News Column

SpaceX Rocket Takes Off for Space Station Supply Mission

March 1, 2013
SpaceX Falcon 9. (NASA photo)
SpaceX Falcon 9. (NASA photo)

A privately constructed rocket blasted off Friday on a cargo run to the International Space Station (ISS), lifting off without a hitch from a launch pad in Cape Canaveral, Florida.

On its third flight to the ISS, the SpaceX Falcon 9 rocket was topped by a Dragon 9 capsule, holding some 1050 kilograms of supplies and scientific experiments. It is due to dock with the station on Saturday.

"SpaceX continues the US mission to resupply the International Space Station from US soil," a NASA official said as the white rocket lifted into the air atop its nine Merlin engines.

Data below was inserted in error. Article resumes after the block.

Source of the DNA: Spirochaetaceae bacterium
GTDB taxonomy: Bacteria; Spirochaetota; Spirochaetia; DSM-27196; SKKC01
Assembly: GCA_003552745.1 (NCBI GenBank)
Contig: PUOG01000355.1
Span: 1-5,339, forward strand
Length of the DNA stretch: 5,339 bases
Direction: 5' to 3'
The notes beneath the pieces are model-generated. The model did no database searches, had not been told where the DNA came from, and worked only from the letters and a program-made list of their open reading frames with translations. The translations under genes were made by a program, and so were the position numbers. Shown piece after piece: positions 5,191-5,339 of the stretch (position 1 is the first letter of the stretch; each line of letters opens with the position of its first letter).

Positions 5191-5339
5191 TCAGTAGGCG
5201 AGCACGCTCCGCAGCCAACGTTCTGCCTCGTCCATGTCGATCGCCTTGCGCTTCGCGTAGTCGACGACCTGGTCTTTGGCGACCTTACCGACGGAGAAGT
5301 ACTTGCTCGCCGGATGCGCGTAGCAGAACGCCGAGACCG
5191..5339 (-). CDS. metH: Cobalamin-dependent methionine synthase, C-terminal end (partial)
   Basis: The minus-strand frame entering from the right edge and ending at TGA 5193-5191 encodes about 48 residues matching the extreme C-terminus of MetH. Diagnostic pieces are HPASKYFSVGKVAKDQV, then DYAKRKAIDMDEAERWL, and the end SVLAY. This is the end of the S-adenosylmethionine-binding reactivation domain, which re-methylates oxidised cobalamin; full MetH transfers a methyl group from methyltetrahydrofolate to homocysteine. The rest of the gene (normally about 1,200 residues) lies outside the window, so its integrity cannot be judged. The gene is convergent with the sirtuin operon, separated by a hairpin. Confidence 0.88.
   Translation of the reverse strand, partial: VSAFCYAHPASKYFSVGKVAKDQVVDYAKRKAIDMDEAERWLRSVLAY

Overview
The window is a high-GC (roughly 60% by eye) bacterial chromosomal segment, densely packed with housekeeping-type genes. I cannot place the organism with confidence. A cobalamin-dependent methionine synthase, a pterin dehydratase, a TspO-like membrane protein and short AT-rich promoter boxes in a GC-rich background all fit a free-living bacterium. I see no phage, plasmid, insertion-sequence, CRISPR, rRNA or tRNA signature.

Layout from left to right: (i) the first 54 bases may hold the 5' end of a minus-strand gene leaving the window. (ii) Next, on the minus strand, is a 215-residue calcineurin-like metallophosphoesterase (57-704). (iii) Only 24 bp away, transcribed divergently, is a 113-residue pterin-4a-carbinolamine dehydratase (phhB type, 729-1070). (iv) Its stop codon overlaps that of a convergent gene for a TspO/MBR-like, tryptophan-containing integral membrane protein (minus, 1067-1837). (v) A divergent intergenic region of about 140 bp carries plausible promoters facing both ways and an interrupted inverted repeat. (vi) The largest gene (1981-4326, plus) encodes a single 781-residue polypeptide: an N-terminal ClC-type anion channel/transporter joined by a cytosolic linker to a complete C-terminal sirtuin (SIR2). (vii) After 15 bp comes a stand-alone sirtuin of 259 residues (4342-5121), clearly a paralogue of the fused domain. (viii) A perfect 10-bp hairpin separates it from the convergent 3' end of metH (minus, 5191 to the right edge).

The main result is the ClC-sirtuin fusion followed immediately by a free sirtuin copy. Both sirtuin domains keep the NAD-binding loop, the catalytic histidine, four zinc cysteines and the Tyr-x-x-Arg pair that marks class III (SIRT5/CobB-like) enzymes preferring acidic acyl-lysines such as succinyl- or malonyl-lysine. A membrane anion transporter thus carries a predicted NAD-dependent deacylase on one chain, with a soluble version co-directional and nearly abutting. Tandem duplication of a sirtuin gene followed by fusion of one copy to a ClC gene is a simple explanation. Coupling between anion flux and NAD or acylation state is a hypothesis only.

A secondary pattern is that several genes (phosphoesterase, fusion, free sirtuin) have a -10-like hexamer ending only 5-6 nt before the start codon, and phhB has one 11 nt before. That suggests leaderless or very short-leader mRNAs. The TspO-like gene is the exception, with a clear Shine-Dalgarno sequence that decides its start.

It will stay at the station until March 25, when it will carry some 2,000 kilograms of cargo back to earth and splashdown in the Pacific Ocean off the California coast.

The first demonstration flight took place in May, while an October mission marked the first of 12 planned resupply missions to the station under a 1.6-billion-dollar contract between SpaceX and NASA.

SpaceX is a private company established by Elon Musk, the founder of electronic payments firm PayPal and electric car company Tesla.

SpaceX's rockets are meant to play a vital role in resupplying the ISS following the retirement of the space shuttle fleet last year. Another company, Orbital Science Corp, has a separate NASA contract to begin deliveries to the space station later this year.

Cargo can also be delivered to the space station on Russian, Japanese and European transports, but only SpaceX currently has the capability to bring cargo back down.

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Source: Copyright 2013 dpa Deutsche Presse-Agentur GmbH

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